Having mum to stay for a few days has certainly made me think about old age and its effects upon a person and those caring for them. She has become so limited in what she can do recently that it seems to have had a snowball effect – that old saying ‘one thing causes another’ problem. Her mobility now is certainly more limited and she is not getting out and about like she did other than with my sister and so is becoming increasingly anxious, a bit lonely and quite fed up with herself. What you might call out of sorts. She keeps saying things like ‘when I get back to normal’ or ‘when I get myself right’ but my experience is that with the elderly they never do it is an inevitable downward slope.
It looks like everything began last September when mum thought her vertigo had returned as she was constantly dizzy. However, the wait to be seen by the consultant in the vertigo clinic was a few weeks and in December it turns out it was a bit of a misdiagnosis by the GP and her blood pressure, a shortage of B vitamins and potassium was the actual cause. The additional blood pressure tablets prescribed to lower her sky-high blood pressure worked only too well and caused it to drop too low throwing her into a zombie like state and we had to revive her once or twice!
They are trying to get it sorted but in the meantime she caught a rather nasty virus after Christmas and has developed Housemaids knee when she was kneeling on a chair to have her hair front washed at the hairdressers as she could not tilt her head backwards over the basin without becoming extremely dizzy. So now she is hobbling about in constant pain but that is sometimes because she won’t rest it and refuses to use a walking stick.
Her confidence to go out by herself diminished very quickly along with her ability to cook a decent meal for herself replacing them with quick snacks. She has suddenly become much more reliant on my sister and her DH who live nearby – requiring escorting to the hairdressers and shops, things she did for herself that kept her active. She would like our presence all the time but of course that is not possible. If I am honest I am feeling a little trapped between helping my mum and helping with my 3 grandchildren and although we love my mum her constant demands are becoming a bit of a strain on us. As she does less and less now for herself she likes to be taken out to tea shops and cafes – the ones in garden centres and shopping malls and whilst having a drink and a bite to eat she will tell us the same old stories of things that happened years ago over and over again, often in the same day. In fact her memory of the past is better than that of the present but she gets the people and time of events rather mixed up and forgets you have heard that story many times. It is not quite dementia but it is very annoying to those who have to listen.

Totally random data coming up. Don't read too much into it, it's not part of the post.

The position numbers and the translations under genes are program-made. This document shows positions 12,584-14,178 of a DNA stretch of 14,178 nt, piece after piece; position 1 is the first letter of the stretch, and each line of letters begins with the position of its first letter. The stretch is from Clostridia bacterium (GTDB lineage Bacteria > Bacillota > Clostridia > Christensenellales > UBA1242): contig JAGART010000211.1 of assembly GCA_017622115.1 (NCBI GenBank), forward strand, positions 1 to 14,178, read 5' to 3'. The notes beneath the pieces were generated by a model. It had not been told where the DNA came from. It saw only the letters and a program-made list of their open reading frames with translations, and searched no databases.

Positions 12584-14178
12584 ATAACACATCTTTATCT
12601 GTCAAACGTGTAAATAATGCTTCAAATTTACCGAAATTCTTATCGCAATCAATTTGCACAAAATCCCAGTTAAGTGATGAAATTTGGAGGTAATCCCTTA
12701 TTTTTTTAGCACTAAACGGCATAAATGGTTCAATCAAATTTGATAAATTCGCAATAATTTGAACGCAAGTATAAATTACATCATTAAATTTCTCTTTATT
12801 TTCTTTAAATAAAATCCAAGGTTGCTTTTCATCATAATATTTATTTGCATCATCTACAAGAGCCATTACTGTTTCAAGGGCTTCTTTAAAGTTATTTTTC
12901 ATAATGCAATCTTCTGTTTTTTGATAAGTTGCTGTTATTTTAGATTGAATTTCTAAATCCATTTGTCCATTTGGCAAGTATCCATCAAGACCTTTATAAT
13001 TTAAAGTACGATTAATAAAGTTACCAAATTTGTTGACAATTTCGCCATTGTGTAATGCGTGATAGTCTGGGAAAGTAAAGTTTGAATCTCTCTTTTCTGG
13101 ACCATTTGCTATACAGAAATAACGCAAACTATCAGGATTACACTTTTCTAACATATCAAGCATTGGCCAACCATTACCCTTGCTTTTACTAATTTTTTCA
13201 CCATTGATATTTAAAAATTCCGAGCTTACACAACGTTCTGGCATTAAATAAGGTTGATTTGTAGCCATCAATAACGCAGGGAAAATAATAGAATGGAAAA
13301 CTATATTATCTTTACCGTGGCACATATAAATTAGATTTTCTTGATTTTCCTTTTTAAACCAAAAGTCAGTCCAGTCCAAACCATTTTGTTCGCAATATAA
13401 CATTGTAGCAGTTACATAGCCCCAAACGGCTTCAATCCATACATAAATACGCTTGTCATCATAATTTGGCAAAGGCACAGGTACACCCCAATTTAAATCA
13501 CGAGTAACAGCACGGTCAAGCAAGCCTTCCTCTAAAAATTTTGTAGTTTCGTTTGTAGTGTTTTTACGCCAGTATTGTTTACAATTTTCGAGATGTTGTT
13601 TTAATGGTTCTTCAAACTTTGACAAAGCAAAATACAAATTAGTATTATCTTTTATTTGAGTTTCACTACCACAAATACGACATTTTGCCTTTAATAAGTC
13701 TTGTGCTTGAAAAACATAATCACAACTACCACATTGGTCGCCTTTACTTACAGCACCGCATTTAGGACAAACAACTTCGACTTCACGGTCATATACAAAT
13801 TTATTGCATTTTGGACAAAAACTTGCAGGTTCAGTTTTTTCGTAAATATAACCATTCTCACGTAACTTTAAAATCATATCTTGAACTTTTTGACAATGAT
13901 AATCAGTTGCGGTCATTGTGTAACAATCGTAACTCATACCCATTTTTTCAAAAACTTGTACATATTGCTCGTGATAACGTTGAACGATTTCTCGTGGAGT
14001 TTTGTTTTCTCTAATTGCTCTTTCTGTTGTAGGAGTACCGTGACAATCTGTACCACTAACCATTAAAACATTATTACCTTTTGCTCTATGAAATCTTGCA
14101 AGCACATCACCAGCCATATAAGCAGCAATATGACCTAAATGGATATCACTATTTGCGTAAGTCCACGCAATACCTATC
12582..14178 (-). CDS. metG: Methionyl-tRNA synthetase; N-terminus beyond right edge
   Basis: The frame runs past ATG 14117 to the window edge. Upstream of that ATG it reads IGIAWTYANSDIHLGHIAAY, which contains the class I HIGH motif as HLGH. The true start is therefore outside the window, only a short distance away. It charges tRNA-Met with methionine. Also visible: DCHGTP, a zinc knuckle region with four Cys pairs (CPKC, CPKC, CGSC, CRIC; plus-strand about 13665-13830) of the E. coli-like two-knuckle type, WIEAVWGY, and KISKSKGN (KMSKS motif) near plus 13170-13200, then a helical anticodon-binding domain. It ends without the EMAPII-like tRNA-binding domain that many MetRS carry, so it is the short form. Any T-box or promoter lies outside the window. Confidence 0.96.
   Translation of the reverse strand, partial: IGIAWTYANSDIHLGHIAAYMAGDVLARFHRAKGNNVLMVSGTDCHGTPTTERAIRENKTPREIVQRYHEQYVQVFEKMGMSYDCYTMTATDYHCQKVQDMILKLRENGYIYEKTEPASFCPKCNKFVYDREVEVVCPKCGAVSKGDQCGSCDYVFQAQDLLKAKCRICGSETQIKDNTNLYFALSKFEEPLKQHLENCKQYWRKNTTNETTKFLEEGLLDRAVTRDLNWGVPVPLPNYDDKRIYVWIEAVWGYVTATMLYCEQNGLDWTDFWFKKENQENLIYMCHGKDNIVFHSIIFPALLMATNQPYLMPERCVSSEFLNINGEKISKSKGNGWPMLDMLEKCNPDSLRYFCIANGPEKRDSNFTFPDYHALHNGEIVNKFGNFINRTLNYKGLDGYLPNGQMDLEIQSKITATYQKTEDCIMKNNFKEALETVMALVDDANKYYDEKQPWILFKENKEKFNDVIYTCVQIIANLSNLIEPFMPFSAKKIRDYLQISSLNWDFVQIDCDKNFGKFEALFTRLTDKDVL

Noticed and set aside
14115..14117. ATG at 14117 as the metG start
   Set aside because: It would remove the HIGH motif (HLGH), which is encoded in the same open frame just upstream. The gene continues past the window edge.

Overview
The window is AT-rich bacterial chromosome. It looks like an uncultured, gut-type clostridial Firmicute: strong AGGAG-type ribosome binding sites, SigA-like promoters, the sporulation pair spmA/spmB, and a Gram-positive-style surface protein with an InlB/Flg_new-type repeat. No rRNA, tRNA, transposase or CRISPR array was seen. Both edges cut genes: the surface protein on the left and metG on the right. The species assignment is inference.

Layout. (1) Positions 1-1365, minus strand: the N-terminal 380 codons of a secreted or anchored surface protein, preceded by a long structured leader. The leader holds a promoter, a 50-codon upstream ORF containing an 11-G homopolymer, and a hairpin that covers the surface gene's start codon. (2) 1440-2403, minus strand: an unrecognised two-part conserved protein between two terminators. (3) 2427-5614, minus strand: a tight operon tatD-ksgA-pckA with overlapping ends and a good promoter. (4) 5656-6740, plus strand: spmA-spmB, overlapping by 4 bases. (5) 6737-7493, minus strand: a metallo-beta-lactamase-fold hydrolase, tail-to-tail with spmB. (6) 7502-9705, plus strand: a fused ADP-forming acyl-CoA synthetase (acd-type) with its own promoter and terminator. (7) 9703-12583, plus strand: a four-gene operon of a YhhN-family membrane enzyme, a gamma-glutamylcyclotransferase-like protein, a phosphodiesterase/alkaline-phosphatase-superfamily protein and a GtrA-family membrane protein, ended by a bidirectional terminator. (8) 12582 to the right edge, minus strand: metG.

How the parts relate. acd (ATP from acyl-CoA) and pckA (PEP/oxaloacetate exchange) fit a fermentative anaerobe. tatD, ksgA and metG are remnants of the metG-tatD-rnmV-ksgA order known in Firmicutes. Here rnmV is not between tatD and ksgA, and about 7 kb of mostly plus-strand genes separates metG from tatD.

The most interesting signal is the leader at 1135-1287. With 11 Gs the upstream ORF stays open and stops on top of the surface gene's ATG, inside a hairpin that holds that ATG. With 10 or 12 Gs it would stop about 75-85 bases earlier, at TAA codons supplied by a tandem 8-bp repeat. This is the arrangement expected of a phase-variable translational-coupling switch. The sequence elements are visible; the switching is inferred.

I live two hours away from them and cannot offer much relief on a regular basis but I go up as often as I can and have mum here to stay. It has reached the point now that when my sister says she might be going away for a weekend or holiday mum suddenly panics at being alone. She lives in a retirement apartment that has a manager on call during office hours and this reverts to a call centre at night so if she were in difficulties help would be on hand, but like many elderly people they do not like to use the service preferring instead to be attended to by a relative.
In the past I have looked after my gran and my dad through many years of their decline and one thing that is apparent to me is that having good health is key in old age. Learning to look after yourself and eating well is a must because as soon as you start with any medical intervention you end up on numerous tablets and often this is quite a cocktail that triggers yet another complaint.
My dad’s demise started when he was in his early seventies and in pretty good health; a consultant prescribed aspirin for his eye that was showing signs of a condition called macular degeneration. The consultant ignored dad’s medical history (dad had a condition where he bled a lot called Von Willebrand disease) and we questioned the wisdom of this but were told it was necessary to help with the circulation in his eye and protect it from the degeneration. Of course dad was worried about the possibility of losing his sight so took the Aspirin as prescribed.